How do you teach entrepreneurship then?
Hands-on, get-the-hell-out-of-the-classroom experience. We use the classroom as a way to summarize what teams have learned outside the classroom. Obviously entrepreneurship is a combination of theory and practice, but teaching entrepreneurship without practice is like teaching surgery and never touching a patient. Yes, you need the theory, but I want you to have the practice or you’re going to kill a lot of people. Entrepreneurship works exactly the same way.
Of course we want to teach theory, but if there isn’t a hands-on, practical simulation of what they’re going to be doing in the real world, you’re really cheating your students. It was okay before because we really didn’t know what it was. But I’m suggesting that we now have at least one model. Let me be clear – a model, not the model – of what one of those classes could look like. I’ll guarantee you that people will make better ones in the coming years, but I think we’ve moved the bar substantively.
Could you elaborate on the hands-on, practical experience in your Lean LaunchPad course?
The class mirrors the theory of what a lean startup is. A lean startup is not a smaller version of a large company. We know that. A large company knows what they’re doing – they’ve been doing it for a while. They know who their customers are, they know pricing, they know competitors.
But a startup is just a series of hypothesis, a series of guesses. We want to figure out how to frame those hypotheses, and then get out and test them as accurately as we can, and then change our assumptions if they’re wrong. It’s just like science.
We use something called a business model canvas to frame those hypotheses, a process called customer development to get feedback, and iterative engineering to build minimum viable products that get more sophisticated as you learn. That’s the theory part. But actually, that theory maps into practice and usually really simply.
We teach students each part of the business model using the online materials, and every week there’s a lesson: here’s what a customer is, here’s what a channel is, here’s what a partner is, here’s what demand creation is.
As we teach them the new subjects, they have to get out of the classroom as a team and talk to 10 to 15 customers or partners to validate or invalidate their hypothesis for that part of their business model. Then, they come back to the classroom the next week, and every team has to present their findings.
Last time we spoke, you mentioned that entrepreneurship is best taught by entrepreneurs. But being an entrepreneur doesn’t necessarily make you a great teacher.
Absolutely. Teaching itself is a real art. Just because you were successful in business, doesn’t necessarily make you a great educator. And just because you’re a great educator, that doesn’t necessarily make you a great entrepreneur. I think that’s why you need a combination of the two.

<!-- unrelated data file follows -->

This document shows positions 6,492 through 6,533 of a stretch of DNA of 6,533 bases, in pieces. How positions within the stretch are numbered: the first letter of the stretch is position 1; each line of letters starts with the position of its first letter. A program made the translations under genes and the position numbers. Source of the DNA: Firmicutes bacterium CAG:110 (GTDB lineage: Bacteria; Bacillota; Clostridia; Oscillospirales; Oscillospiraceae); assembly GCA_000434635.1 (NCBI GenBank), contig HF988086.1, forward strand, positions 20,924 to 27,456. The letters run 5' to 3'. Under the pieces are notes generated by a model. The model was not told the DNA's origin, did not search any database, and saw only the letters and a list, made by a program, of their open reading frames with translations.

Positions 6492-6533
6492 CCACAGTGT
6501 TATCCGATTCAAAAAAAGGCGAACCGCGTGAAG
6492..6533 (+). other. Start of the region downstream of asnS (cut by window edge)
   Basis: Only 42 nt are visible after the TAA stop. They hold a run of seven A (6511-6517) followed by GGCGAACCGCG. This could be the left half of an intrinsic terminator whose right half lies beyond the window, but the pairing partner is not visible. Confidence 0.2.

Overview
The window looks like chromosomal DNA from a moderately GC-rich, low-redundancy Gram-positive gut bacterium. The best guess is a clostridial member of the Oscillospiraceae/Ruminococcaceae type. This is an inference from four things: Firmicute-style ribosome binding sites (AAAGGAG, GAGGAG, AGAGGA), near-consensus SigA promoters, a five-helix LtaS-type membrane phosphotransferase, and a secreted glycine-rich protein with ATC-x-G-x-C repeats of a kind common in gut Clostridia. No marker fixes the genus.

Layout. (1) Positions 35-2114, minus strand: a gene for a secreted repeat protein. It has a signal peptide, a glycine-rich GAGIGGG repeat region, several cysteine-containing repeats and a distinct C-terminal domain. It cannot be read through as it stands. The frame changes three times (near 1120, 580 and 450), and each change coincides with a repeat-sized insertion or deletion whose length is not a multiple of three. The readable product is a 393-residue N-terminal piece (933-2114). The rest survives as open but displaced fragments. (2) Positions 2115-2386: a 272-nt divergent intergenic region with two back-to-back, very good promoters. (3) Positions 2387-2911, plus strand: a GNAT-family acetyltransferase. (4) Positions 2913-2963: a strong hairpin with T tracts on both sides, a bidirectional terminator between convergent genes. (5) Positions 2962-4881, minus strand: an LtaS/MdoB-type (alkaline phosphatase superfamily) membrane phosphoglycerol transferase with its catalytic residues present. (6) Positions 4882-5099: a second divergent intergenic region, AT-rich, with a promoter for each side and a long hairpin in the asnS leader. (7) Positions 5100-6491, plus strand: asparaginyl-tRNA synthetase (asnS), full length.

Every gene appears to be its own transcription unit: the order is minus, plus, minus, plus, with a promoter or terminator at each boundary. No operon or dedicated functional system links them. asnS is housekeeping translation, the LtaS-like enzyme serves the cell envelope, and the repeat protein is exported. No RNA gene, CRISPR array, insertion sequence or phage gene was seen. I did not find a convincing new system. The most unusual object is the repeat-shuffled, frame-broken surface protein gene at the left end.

I ended up learning how to teach at Berkeley because they were smart enough to pair me with some great educators, and they had a great on-boarding process for adjuncts. So eventually you get to write and teach your own courses. It’s actually a pretty rigorous process. At Stanford I had to co-teach other people’s classes under observation before I received permission to do my own.
As much as people bitch about adjuncts, some schools use them really well. At least that’s the case in the engineering school at Stanford and the business school at Berkeley. Both of these institutions embrace the fact that adjuncts actually have valuable experience and that, of all places, entrepreneurship is where we want to put then. But they don’t confuse them with research faculty, who are actually pushing the envelope in other areas.
As an adjunct, I benefited greatly from the research insights of tenured faculty, and it’s the combination that makes it great. Different schools treat adjuncts differently. If you have faculty who’ve never run a startup trying to teach the class, it doesn’t mean they can’t teach it, but it’s like asking a priest to teach sex education.
What should prospective MBA students consider when assessing B-schools?
Here’s a test: If the curriculum of your school in 2015 looks like it did in 2005, then you’re at the wrong school. Has the world changed for business school graduates over the past decade? Yes. If it looks anything like it did in the 1990s, then run away fast.
And here’s a canonical problem: I’ll use Stanford as an example. Stanford is an outward-facing university, and by outward facing I mean it has continuous contact with commercial entities – startups and corporations. Some universities are inward facing: “Oh, we’re great research people, we write lots of papers, and we deal with consulting firms.” And that’s it.
You really find a difference in speed, energy, and attachment to the outside world between the two types. So if you’re at an inward-facing business school, you’re really at a disadvantage because the world hasn’t stood still.
Are there any other red flags MBA candidates should watch out for when selecting a business school?
If none of the faculty have any innovation experience and you want to know about innovation, you’re at wrong school again. Or, if their capstone course is on how to write a business plan, then run away fast.
Obviously I have my biases and that’s where I’m starting from, but those things are symptomatic of how fast the school is moving to adopt what’s clearly not a fad, but where the world economy is going. You don’t want a school that gradates MBAs to manage companies from the last decade or the last century. You want a school that produces graduates to manage the next decade’s companies. That’s a big idea.